More recently, the field of polymer informatics has emerged, which aims to accelerate polymer property prediction and design via surrogate machine learning models that are built on reliable previous data. An online platform known as the Polymer Genome has been set up by Doan Tran[82] to incorporate various models and datasets. This paradigm shift based on high-throughput computation and data science approaches promises to speed up polymer-matrix screening, novel polymer discovery and even the optimization of composition and experimental conditions. Recent work by Liu et al. compares various machine learning models based on a dataset from both literature and independently conducted experiments and finds that the random forest model is the best among six (i.e., linear regression, ridge regression, lasso regression, random forest, decision tree and a support vector machine) in terms of accuracy and predictive ability[83]. This data science approach could be extended to include other types of polymer matrices and commonly used salts, even bi- and tri-salt components.

Evaluation of interfacial compatibility between two polymers

For multilayer electrolytes, the commonly used evaluation indicators, such as the electrochemical window, lithium-ion transference number, cycling stability, and so on, mainly come from the electrochemistry community. To set up a more comprehensive evaluation system, indicators from other communities are needed. One of the greatest differences between MLPEs and homogeneous electrolytes is that the interface between different layers cannot be ignored. The interfacial resistance may play a decisive role in the overall resistance of the battery, so the compatibility between interfaces is worth optimizing and evaluating. In previous studies, the polymer-polymer interface impedance has been separated and the impedance can be related to the frequency through DRT and other methods to more accurately describe and evaluate the interfacial resistance. Simultaneously, the concept of the solubility parameter is proposed for the evaluation of the interfacial compatibility of two polymers, which is originally a parameter characterizing the polymer-solvent interaction. This concept can be applied to describe the polymer-polymer interaction. When the solubility parameters of the two materials are similar, they can be blended and have good co-solubility. It is noteworthy that the solubility parameter can also evaluate the affinity between the plasticizer and polymer matrix, and thus a better combination can be selected to prepare MLPEs.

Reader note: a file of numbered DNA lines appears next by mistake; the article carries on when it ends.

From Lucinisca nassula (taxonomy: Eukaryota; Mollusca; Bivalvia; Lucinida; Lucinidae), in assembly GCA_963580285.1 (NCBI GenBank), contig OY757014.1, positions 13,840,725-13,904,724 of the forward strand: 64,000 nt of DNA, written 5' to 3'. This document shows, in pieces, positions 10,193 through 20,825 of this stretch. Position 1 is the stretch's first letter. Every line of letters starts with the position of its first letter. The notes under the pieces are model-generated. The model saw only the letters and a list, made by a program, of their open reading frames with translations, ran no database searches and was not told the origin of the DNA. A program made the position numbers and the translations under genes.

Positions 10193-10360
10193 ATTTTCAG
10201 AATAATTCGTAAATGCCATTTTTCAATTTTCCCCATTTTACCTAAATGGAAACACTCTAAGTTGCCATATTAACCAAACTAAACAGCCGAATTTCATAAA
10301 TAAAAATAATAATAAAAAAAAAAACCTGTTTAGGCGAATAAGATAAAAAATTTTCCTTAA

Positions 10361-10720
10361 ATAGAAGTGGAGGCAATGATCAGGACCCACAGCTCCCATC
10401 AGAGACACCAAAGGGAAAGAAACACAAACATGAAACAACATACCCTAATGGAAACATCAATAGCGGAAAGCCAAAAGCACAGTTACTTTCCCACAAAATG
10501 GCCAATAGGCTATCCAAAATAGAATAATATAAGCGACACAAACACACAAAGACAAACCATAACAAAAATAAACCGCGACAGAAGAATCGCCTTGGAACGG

Given the molar gravitational constant (F, J1/2 cm3/2 mol-1) and internal pressure square root (λ, J1/2 cm-3/2) of the common groups in the polymer and the molar volume of the repeating unit (Vm, cm3 mol-1), the density (ρ, g cm-3) and the molar mass (M0, g mol-1) of the polymer, the internal pressure square root and solubility parameter (Δ, J1/2 cm-3/2) of the polymer can be calculated from[84]:

Recent progress of multilayer polymer electrolytes for lithium batteries

where δ is the cohesive energy density of the polymer, J1/2 cm-3/2.